Combining ‘Kabanchik’, typically used in Soviet pre-fab apartment blocks, with modern fibre cement panels, this housing project attempts to breathe life and colour into the surrounding area. With traditionally soulless towerblocks in varying shades of grey and beige in mind, Italian architecture firm Iosa Ghini Associati designed these exteriors with a little more joy.
They also took charge of the landscaping and communal areas, providing space for residents to bring their children and enjoy the outside. Bright reds and yellows are vibrant against the green spaces whilst the buildings are decorated in a variety of colours, with shades ranging from pale and pastel to vivid and lively.
Two 10,000 square metre courtyards sit amongst the 47 multistorey towers. Offering green spaces and multiple entry points to remove some of the claustrophobic elements of many residential tower blocks. The two sets of buildings each have a distinct personality, one lighter and brilliantly colourful, the other with darker elements and colour popping sporadically throughout. The fibre cement cladding offered an element of freedom within the design, allowing for this fun and enticing use of colour.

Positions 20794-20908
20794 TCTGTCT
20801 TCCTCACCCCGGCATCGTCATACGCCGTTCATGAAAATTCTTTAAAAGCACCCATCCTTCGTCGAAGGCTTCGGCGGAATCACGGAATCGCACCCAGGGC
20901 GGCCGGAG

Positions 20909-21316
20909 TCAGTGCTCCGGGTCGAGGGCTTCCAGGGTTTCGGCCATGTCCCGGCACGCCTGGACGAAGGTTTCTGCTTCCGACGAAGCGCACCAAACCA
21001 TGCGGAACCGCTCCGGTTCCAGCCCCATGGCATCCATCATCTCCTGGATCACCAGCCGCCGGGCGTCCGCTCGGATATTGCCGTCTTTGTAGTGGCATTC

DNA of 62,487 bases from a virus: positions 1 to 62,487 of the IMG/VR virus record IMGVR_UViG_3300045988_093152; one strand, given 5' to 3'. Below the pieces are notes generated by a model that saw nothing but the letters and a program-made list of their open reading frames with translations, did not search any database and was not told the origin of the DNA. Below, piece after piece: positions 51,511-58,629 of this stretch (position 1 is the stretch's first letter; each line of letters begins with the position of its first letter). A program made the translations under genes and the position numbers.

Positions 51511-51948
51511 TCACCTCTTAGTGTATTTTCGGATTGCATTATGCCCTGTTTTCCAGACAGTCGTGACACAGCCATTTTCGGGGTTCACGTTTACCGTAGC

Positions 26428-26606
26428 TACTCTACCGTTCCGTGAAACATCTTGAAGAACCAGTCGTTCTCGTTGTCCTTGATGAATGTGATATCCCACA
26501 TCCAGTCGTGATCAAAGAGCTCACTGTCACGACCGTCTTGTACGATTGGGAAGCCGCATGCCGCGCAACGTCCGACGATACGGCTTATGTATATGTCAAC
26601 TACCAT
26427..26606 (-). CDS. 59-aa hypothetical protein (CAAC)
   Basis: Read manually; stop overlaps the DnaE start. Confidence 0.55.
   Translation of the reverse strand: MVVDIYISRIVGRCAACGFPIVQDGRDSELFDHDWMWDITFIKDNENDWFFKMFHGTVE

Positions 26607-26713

Many of Moscow’s suburban streets are indistinguishable from one another, but this project in Dmitrovskoe Shosse headed by Mosproekt-3 isn’t the first to attempt to use colour to distract from the monotony or decay of the city outskirts. Many have simply painted over original facades, such as in Ramenskoe where rainbows and butterflies now reign supreme, or in Belgorod where a new suburb was built with the aim of putting the residents first.
A new post by Hanna Simpson, Diary of a Tile Addict, March 2020.